Eminence TF-1250 12" Signature Guitar Speakers

12" Guitar Speaker, 50W, 8 Ohms, 80Hz-4.4kHz
Eminence TF-1250 12
Eminence TF-1250 12

Or make 3 easy payments of $33.33/month!

Plus $10 processing fee. Use any credit card! Sweetwater's Flexible Payment Plan lets you get your gear now and stretch your payments over time. Plus, we won't charge interest! Learn more

In Stock!
Available for immediate delivery! (Hurry, limited quantity available)

Share this with your friends:

Most popular accessories & related items...

Eminence TF-1250 12" Signature Guitar Speakers
In Stock!

Bright American-amp Tone

Note: Speakers are non-returnable.

Looking for bright, chiming, touch-sensitive tone for your guitar amplifier or speaker cabinet? So was solo musician and Berklee professor Tomo Fujita, who teamed up with Eminence to create the TF-1250 guitar speaker. This 12" speaker boasts tight, punchy lows which set a solid foundation for balanced mids and and well-behaved highs. Guitarists at Sweetwater can recommend this to anyone that expects maximum touch sensitivity from their amp. Achieving iconic American-amp tone is easy, with the Eminence TF-1250 guitar speaker in your combo amp or speaker cabinet.

Eminence TF-1250 12" Guitar Speaker Features at a Glance:
  • 12" guitar speaker designed with help from solo artist and Berklee professor Tomo Fujita
  • Tight punchy lows, balanced mids, bright chiming highs
  • 50W
  • 80Hz-4.4kHz
  • 8 Ohms
  • 6.6 lbs.

Additional Media

Guitar Amp Buying Guide

Tech Specs

Application Guitar
Size 12"
Impedance 8 ohms
Power Handling 50W
Magnet Type Ferrite
Magnet Weight 30 oz.
Frequency Range 80Hz-4.4kHz
Unit Weight 6.6 lbs.
Manufacturer Part Number TF-1250

Customer Reviews

Based on 1 review
Write your review

Great, Balanced American Voiced Speaker

I've been on a speaker buying kick lately and was looking for a speaker for an open-back Fender chassis. I wanted a "Fender-y" sound that could handle some drive without getting harsh. I'm planning on putting a piezo bridge in my Gibson, so I also wanted a speaker that didn't have any weird frequencies that could unbalance different strings/notes. In my contact with Eminence, they described the TF-1250 as "very classic Fender" and "vintage". I picked the TF-1250 one over the Texas Heat, and then wound up with both of them anyway. I've had night and day experiences putting the same speaker in different cabs (open/closed back, etc.), so your mileage may vary. For example, the Vintage 30 and Tonker I put in the same open-back chassis as the TF-1250 both sounded bad. But the TF-1250 sounds great in it. After reading "Understanding Loudspeaker Data" on Eminence's website, this may be because the Qts of the TF-1250 is perfect for an open-back, but the others' aren't. My experience thus far has been the TF-1250 in an open-back Fender chassis, and the Texas Heat in both an Ear Candy Soverign ported 1x12 and Avatar G112 Classic unported 1x12. The Texas Heat liked the unported, and slightly larger, G112 cab noticeably better than the ported one. Based on the Qts again this would be a better fit. I haven't tried it in an open-back. Incidentally the Tonker was finally happy in both the Soverign and G112, but slightly moreso in the ported cab. I've been playing these through different preamps, pedals, and a stereo rig of cathode-biased EL84 and 6L6 amps, with and without Weber beam blockers on the cabs. After breaking in the TF-1250, here are my observations: The TF-1250 is more balanced across the board than the Texas Heat. The TH has more "cut" than the TF-1250. Based on the frequency response plots, this is probably due to the spike at 2.5 kHz. Aside from the extra "cut", it still sounds less balanced than the TF, especially in the ported 1x12. This may be due to the huge 8 dB notch at 1.6 kHz. The G&L Commanche I've been playing through them has plenty of cut, so I prefer the TF in the response department. I would guess the TF-1250 is less picky about different types of guitars and pedals than the Texas Heat, at the risk of sounding less interesting with some. If you have a vintage single-coil sound and are looking for more cut and edge, the TH is the ticket between these two. The Texas Heat is noticeably brighter in the high treble than the TF-1250. For my tastes, the TF is plenty bright enough, so have to roll off the highs with the TH, especially on axis. Both seem to have similar bass response. The TF may have slightly a little more. The TF-1250 is noticeably more efficient, which it should be with a listed sensitivity of 101.3 dB vs 99.4 dB for the Texas Heat. It's rated at 3X lower wattage, but that's not a problem for me with these amps. The TF-1250 sounds pretty good with gain on all pickup settings. Tumnus, OCD, Hoof, and Angrie Charlie Andy Timmons all sound fine. It is a chimey speaker, but doesn't really get harsh. The Texas Heat rocks for sure, especially clean. But with gain and this guitar, the Texas Heat can be ear piercing and/or harsh in some pedal combinations. I have to be more careful about the pedal/EQ with the TH than the TF in my rig. Both have plenty of clear top end for nice shimmery reverb. I'm keeping the TF-1250. I may sell the Texas Heat, or trade with a friend looking to upgrade a Fender speaker. Both are good speakers, but for my needs and stereo separation, they sound a bit too similar, despite their differences.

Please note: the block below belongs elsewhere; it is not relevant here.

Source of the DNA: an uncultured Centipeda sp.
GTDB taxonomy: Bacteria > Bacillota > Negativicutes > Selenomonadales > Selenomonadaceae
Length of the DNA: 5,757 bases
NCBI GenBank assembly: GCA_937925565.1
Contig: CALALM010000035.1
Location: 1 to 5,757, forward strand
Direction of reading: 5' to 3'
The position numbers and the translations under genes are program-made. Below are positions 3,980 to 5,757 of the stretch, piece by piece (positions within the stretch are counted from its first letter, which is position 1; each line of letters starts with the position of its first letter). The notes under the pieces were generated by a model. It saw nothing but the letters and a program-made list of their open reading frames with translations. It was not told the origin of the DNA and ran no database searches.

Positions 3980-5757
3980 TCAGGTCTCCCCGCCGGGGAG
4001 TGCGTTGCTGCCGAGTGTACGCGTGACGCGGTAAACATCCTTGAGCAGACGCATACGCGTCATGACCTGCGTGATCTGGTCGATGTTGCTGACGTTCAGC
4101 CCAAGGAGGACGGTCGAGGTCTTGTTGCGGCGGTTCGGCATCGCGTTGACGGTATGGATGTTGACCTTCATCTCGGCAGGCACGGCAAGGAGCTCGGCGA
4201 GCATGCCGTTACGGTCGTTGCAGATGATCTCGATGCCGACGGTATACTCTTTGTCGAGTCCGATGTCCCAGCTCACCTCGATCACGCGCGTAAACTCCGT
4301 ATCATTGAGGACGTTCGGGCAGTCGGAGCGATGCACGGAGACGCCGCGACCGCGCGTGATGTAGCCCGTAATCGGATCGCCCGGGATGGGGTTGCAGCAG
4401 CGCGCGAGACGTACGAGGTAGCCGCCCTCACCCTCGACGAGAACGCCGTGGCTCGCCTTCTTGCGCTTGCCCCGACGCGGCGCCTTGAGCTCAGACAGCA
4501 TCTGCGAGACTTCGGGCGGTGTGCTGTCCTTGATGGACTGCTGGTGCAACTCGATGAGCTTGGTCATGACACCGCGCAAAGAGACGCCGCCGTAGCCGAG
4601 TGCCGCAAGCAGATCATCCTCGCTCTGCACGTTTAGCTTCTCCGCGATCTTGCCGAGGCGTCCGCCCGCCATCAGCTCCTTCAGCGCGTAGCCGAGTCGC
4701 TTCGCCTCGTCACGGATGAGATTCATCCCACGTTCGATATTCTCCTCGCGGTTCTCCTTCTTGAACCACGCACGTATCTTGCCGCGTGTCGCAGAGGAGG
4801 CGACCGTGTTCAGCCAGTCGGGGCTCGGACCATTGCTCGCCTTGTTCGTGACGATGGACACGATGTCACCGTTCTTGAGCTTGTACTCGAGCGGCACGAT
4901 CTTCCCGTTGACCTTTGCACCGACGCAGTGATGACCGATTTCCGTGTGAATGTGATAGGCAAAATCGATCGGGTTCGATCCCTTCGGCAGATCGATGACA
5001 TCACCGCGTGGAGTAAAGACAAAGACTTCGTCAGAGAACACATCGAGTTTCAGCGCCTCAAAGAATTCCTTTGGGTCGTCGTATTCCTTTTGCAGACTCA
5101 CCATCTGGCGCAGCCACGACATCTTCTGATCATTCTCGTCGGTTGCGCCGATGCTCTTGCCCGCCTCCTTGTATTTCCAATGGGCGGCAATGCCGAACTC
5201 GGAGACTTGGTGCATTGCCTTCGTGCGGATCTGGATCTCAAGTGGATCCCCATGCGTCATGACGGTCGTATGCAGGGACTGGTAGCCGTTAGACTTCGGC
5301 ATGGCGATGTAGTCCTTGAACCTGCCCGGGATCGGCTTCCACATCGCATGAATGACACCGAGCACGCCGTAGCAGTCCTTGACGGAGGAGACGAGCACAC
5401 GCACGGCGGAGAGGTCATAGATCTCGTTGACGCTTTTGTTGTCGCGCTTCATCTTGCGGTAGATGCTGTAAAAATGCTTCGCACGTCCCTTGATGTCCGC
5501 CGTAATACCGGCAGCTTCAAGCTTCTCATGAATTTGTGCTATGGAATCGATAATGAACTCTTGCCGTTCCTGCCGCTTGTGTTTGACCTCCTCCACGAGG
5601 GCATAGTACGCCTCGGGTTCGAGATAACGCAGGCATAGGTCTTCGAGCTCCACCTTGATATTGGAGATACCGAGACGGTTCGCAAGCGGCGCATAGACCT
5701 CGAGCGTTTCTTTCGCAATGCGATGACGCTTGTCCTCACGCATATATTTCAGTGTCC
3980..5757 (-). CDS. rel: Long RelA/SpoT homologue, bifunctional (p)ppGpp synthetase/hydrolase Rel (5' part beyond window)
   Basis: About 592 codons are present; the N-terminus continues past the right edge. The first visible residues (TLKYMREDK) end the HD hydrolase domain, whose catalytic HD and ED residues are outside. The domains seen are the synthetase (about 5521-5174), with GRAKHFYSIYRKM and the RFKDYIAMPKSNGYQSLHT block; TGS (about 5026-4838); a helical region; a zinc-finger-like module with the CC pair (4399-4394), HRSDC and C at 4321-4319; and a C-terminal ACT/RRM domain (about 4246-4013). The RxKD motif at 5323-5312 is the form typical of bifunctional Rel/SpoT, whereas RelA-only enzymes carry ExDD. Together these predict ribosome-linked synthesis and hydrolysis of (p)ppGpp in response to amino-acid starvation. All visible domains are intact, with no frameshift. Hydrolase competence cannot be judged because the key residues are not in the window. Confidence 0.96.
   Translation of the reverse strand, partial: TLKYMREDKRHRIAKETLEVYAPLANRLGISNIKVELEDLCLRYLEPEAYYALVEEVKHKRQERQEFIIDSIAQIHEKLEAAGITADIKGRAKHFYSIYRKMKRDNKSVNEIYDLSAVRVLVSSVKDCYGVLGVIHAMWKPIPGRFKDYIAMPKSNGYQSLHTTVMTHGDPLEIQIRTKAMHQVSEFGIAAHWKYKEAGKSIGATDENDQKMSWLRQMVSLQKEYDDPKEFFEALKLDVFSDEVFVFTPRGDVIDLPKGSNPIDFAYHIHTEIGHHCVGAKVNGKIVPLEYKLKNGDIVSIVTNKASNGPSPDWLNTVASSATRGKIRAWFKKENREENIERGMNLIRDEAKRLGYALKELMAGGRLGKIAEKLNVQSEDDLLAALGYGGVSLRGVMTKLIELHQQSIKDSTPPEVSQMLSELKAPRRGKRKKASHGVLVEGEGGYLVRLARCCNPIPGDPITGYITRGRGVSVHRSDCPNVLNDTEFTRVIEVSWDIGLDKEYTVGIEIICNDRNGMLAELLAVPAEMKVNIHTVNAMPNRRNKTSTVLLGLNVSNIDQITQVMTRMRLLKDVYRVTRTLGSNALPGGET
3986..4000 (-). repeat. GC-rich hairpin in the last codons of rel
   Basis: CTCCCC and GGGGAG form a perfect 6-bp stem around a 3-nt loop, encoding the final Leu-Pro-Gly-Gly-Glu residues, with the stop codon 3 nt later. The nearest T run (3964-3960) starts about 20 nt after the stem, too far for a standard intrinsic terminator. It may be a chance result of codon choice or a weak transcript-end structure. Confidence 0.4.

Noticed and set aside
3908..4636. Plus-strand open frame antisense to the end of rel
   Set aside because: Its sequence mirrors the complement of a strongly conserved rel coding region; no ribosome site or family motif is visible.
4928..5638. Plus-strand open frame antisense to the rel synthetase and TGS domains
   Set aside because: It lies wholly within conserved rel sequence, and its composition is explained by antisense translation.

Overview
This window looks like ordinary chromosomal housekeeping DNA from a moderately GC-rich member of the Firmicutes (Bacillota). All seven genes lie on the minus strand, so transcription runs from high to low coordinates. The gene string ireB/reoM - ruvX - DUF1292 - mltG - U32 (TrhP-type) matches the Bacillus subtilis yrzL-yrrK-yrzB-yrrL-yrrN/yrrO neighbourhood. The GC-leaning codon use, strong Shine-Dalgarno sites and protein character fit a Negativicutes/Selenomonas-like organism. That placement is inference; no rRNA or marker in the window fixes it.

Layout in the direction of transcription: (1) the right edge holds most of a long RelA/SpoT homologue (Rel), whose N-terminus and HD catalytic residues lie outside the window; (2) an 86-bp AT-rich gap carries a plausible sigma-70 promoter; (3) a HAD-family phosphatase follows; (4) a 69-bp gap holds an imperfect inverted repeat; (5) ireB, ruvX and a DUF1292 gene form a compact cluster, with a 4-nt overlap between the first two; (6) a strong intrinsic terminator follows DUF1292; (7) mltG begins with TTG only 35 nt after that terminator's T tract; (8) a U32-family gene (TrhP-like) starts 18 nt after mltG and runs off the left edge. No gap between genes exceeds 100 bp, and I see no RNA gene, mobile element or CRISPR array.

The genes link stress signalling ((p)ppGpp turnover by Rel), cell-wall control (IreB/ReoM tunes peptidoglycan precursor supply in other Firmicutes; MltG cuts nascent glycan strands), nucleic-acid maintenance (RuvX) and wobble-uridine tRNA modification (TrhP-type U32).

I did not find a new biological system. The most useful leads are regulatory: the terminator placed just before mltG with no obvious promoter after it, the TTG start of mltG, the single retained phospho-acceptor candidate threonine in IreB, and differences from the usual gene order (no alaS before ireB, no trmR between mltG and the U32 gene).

See also: Speakers, Eminence, Eminence Guitar Amp Replacement Speakers